If we look for a moment specifically at the question of violence and people experiencing and witnessing violence in their early years, I was really struck by the statistic of 40 percent of people in your survey had witnessed someone being killed.

Bruce Western: Yeah it’s extraordinary.

Matt Watkins: I mean, that’s just an extraordinary number. So how do you think your findings complicate how we think about people who have been convicted of violent offenses?

Bruce Western: Yeah. I mean for me this was one of the really eye-opening aspects of the research. I felt through this work we had gained some window onto a world that was just shot through with ethical ambiguity. And because of the different kinds of material hardship that people were dealing with, they’re very often put in situations where they had to make choices that in many cases those choices were never very good. Violence in some cases became functional, became a way of dealing with problems, very difficult problems.

And I think this is very different from the moral universe that is contemplated by our criminal justice system, which tends to divide the world into innocent victims and guilty offenders. Guilty offenders prey on innocent victims, and the job of the system is to mete out punishment and separate offenders from victims.

But in the world of the Boston reentry study, that our respondents were sharing with us, you couldn’t divide the world into victims and offenders because people, who in some cases committed acts of serious violence, for example, and had gone to prison for them, had very serious histories of victimization themselves, had witnessed a lot of violence themselves. And I think the violence we observed in many cases was of a very contextual kind, which meant that people were growing up in chaotic homes, they were living in neighborhoods that were very high crime areas. And tt makes me think if you had grown up in that family, or if I had grown up in that family, we would have been exposed to a lot of violence in our lives too, and we may have well have become quite seriously involved in violence as well.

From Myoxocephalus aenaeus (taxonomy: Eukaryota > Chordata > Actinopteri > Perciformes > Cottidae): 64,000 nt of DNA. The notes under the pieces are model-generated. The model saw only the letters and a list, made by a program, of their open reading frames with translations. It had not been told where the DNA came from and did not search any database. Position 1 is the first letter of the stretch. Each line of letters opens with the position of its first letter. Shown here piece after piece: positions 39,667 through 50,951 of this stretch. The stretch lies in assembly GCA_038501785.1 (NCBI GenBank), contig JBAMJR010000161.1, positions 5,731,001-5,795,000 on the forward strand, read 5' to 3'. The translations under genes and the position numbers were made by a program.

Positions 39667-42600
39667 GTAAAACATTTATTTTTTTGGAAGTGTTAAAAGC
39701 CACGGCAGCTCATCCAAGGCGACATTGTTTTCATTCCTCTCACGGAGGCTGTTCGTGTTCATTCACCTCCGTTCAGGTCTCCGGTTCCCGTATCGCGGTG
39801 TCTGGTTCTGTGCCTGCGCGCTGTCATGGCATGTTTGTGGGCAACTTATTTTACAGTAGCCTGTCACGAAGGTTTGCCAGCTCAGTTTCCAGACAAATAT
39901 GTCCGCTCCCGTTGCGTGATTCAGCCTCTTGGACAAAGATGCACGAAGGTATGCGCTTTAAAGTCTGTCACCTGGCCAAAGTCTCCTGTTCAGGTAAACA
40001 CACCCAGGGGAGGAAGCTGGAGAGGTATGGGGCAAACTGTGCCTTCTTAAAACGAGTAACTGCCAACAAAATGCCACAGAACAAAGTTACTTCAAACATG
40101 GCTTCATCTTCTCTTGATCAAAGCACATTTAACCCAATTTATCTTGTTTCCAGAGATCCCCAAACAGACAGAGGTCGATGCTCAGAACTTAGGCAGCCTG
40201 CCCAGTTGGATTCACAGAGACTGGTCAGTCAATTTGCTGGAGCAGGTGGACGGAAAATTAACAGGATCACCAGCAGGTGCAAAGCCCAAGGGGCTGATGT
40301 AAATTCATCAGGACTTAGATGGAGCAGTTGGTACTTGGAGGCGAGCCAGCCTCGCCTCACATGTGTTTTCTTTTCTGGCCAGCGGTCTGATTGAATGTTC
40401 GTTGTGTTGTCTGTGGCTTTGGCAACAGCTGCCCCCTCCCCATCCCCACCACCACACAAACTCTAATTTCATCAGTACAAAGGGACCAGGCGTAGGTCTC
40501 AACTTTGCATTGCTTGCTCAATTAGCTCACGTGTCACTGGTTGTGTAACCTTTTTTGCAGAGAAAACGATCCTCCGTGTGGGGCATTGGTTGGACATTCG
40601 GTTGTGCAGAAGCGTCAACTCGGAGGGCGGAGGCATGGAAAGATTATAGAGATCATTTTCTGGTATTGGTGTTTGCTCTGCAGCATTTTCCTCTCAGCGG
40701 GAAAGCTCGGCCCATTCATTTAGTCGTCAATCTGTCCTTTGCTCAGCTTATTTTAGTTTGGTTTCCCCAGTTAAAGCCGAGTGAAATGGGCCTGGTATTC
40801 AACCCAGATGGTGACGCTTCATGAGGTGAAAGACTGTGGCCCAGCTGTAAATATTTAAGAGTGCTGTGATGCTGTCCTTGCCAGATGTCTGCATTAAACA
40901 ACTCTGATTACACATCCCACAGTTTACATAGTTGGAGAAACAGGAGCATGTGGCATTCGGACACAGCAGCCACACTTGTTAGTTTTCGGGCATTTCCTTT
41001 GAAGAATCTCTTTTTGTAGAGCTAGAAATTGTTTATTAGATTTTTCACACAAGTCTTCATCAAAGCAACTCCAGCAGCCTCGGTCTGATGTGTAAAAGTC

[End Clip]

Josie: At the beginning of that clip, Watkins references Western’s finding that 40 percent of the people he studied had witnessed someone being killed. Just think about that. Think about that number. In many situations, people who do terrible things have had terrible things done to them and they are victims of this deep deep trauma.

Clint: To be clear, this is not to discount any individual incident. We’re not saying that it’s acceptable to assault somebody because you’ve been assaulted and we’re not trying to strip people of their agency. But what we’re trying to do here is illuminate the ways in which people are often products of their experiences and the trajectories that their lives take can’t be disentangled from the circumstances that they’re coming from. On a previous episode this season, we talked about the word “violence” and how imprecise it is. But it’s not just that the categorization of violence is far more complicated than we often tend to use it, it’s the offender one as well.

Josie: And, like Watkins says in that clip, this is related to other ways we think and other ways we categorize people in this system. So good or evil, guilty people or innocent people. Things are complicated, but even more, people are complicated. Again, that doesn’t mean they shouldn’t be held responsible but it does mean that they cannot be easily categorized. As Professor Western said in a piece that he wrote, “The complex reality of their lives — and the lives of so many other men and women like them — as both violent perpetrator and violence victim is one the U.S. justice system is ill-prepared to acknowledge or treat.” So that is our word of the day, or words of the day. [Bell.] Now we are moving on to Clemency.